National Catholic Reporter

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Faith groups seek support for reforms in Malawi

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CAPE TOWN, South Africa -- Faith groups in Malawi are calling for international support as they seek major reforms in the southern African country, a Catholic church official said.

"Malawians are desperate for a government that responds to their concerns," said Chris Chisoni, national secretary of the Catholic Commission for Justice and Peace.

Nineteen people died in Malawi in clashes with police during July 20-21 protests against government policies and a shortage of fuel and foreign currency.

The Public Affairs Committee, which includes Catholic bishops, Protestant and Muslim representatives, has called for a "proper investigation with the support" of the Southern African Development Community and the United Nations into the clashes and their causes, Chisoni said in an Aug. 26 telephone interview from the capital, Lilongwe.

The United States and Britain have cut aid to Malawi, which depends on donors for as much as 40 percent of its budget, because of disagreements with President Bingu wa Mutharika and the police response to protests.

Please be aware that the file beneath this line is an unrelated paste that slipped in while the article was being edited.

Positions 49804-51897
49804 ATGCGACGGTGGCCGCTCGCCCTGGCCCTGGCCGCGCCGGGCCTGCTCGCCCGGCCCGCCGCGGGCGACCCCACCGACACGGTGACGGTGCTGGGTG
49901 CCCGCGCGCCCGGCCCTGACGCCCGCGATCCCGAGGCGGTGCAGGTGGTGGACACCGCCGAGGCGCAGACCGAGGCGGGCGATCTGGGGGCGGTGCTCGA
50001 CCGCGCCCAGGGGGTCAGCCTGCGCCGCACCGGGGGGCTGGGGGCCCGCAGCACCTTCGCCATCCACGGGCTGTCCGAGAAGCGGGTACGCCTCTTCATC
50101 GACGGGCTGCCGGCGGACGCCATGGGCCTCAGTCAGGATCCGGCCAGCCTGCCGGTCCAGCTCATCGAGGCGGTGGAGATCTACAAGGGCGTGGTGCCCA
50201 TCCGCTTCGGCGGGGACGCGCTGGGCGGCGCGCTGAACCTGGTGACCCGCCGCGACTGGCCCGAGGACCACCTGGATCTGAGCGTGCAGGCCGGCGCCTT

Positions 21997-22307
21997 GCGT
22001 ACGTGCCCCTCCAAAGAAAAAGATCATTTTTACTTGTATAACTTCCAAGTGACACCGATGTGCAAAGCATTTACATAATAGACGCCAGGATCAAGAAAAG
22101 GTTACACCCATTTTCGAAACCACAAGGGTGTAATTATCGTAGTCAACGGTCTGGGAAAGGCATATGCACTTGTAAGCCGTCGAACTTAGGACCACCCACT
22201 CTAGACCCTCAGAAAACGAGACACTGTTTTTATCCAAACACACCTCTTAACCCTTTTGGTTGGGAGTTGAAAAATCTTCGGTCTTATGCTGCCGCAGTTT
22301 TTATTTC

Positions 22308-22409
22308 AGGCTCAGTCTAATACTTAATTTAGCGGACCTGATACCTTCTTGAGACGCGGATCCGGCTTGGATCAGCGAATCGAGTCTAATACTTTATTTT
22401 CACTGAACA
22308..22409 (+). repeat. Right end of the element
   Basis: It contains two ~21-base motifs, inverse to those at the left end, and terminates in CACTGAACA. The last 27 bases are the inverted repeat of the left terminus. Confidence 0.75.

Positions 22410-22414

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"Urgent steps must be taken to ensure that solutions are found to the crisis," Chisoni said, noting that "human rights reforms and transparent governance" are needed "to ensure that diplomatic and bilateral relationships are restored."

Malawi's opposition parties are "too caught up in infighting to be an effectively organized opposition, and so it is left to civil society and the church to look out for the interests of ordinary citizens," he said.

Bishop Joseph Mukasa Zuza of Mzuzu, who chairs the Episcopal Conference of Malawi, invoked the president's ire when he told Mutharika that he should stop gagging Malawi's civil society, media and the faith community, noting that they have a role to play in safeguarding the rule of law.

Malawi's social, political and economic problems "are of our own making depending on our respective roles," Bishop Zuza said in a sermon at an Aug. 16 National Day of Prayer in Blantyre, the commercial capital.

Responding to the bishop's remarks in an Aug. 25 speech in Blantyre, Mutharika said he would "deal with the nongovernmental organizations which are leading people to protest against my leadership," adding that his "patience is wearing thin, let us fight."

In an Aug. 26 press statement, the Public Affairs Committee called Mutharika's comments "unacceptable" and "misplaced."

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